Talking of Medium, as we were, Matt Locke had a great idea on how Medium could bring a new but familiar business model to the journalism web:
There is another, intriguing possibility – building a business model around publishing episodic series of content. Audiences understand this model – we’ve been brought up on TV seasons for decades. But freed from the schedule, we’re now consuming episodic series in new ways, from bingeing Netflix box sets to subscribing to podcasts and returning to the cinema for the latest episode in our favourite superhero franchise.
What a good idea! Luckily Medium has Bobbie Johnson on board, who between Ghost Boat and Matter has been responsible at least two serialised product that made editorial sense. Matter, in its early days, was very much that. You essentially subscribed to a series of eBooks delivering longform science and tech journalism. It was great, and I missed it when Medium bought and absorbed it. Still, lots of opportunity here, right?
Kinda puts lie to the idea that it was mainly people in sales and support that got cut, doesn’t it?
Happily, it looks like Bobbie has something up his sleeve:
Matter didn’t matter to Ev
But what how about Matter itself? It was started as a Kickstarter several years ago, acquired by Medium, and then eventually spun off as its own content studio.
Well, this e-mail arrived during the Trump inauguration:
So, that’s that. Another journalism experiment launched, acquired and killed. Matter RIP. You did reader-support longform right – until you were killed.
For those who aren’t aware, within Medium are several publications they run in-house, including Backchannel, a tech magazine, and Matter, which is an evolved form of the long-form science journalism crowd-funded startup which I’ve written about in the past.
And they’re open to pitches.
However, you might want to take a good look at what they require before you pitch away:
- already be on Medium, writing, responding, highlighting, recommending and engaging with communities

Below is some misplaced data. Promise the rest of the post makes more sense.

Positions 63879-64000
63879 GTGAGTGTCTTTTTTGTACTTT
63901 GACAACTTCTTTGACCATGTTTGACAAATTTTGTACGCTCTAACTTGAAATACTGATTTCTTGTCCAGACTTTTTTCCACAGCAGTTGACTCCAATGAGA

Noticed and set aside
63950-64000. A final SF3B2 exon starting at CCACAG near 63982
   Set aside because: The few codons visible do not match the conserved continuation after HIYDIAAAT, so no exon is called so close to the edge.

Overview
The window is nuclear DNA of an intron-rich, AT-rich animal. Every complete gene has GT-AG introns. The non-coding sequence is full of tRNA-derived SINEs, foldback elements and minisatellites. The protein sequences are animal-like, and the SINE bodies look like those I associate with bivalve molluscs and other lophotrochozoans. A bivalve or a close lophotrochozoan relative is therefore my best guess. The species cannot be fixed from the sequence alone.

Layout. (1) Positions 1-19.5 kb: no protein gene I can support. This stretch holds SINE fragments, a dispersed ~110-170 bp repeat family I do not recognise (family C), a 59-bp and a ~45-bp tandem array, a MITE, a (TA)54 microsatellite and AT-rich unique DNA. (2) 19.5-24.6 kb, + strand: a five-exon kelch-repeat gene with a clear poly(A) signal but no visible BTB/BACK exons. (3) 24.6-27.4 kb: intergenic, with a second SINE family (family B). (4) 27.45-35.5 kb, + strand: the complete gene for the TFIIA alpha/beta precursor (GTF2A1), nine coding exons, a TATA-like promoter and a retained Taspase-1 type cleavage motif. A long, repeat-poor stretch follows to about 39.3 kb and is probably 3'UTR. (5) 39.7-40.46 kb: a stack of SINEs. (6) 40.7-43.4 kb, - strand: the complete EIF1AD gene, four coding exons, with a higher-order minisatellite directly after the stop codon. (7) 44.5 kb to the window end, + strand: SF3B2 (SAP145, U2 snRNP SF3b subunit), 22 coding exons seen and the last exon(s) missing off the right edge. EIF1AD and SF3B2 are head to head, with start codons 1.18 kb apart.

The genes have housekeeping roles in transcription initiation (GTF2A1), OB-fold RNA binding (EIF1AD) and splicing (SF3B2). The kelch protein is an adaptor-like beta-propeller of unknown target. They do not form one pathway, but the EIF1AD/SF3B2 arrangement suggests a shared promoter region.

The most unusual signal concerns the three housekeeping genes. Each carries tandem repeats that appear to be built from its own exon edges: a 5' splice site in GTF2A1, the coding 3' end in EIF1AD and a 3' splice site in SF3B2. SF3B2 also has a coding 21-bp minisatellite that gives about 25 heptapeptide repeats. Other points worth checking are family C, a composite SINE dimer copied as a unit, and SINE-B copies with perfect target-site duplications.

- be eager and excited to interact not only with users who respond to your story — but also users out on the platform obsessing over similar ideas and topics.
No “dump your copy and run” here – you’re expected to be part of the community, not just a supplier to it.
More publications should do this.
Nearly a week ago, I spent the early evening at the Royal Institution, celebrating the launch of Matter. A few months ago, Matter created a minor sensation in journalism circles by raising many times it goal on Kickstarter to bring its vision of long-form science journalism for the digital age to life. I was a backer of Matter (but not a huge one – it was in the early stage of my freelance working, and I was being careful with my cash), and as a result got immediate access to the new book – the first product of Matter’s funded publishing operation – when it was launched early last week.
I’ve held off on writing about it because I wanted to see the actual result first, to read the matter, as it were, and be able to give you an honest appraisal of how it’s developing. I downloaded the first Matter ebook – Do No Harm – to my iPad, and read it on the train into London. And didn’t think about anything else until I’d devoured the whole thing.
It tells the story of Body Integrity Identity Disorder – an unusual condition where sufferers feel that one or more of their limbs are alien – something that shouldn’t be attached to their body. It also tells the story of one person’s journey to deal with this situation through amputation, meeting some of the significant people in the field as a result.
Make no mistake – this is journalism. It’s storytelling and research mixed together into a compelling experience. Author Anil Ananthaswamy intertwines the narrative of one sufferer of this disorder on his journey to resolution, with the meat of the current scientific and political thinking on the condition. It deserves the length – both the story and the science are compelling, and at any more parsimounous word count, one or the other would have been neglected. In a way, it reminded me of the very best of quality magazine journalism – happy to tell a human story, unafraid of examining something in depth and unflinching in the face of something people will find isturbing.
Was my Kickstarter investment in Matter worthwhile? Based on the quality of this release – yes. The test will be how well they can sustain this level of reporting in the coming months, but I’ll certainly be awaiting the second release eagerly.
You can buy Do No Harm from the Matter site for $0.99, or the book is available as a Kindle Single: Do No Harm: The People Who Amputate Their Perfectly Healthy Limbs, And The Doctors Who Help Them for about twice the price from Amazon.
Go on, treat yourself.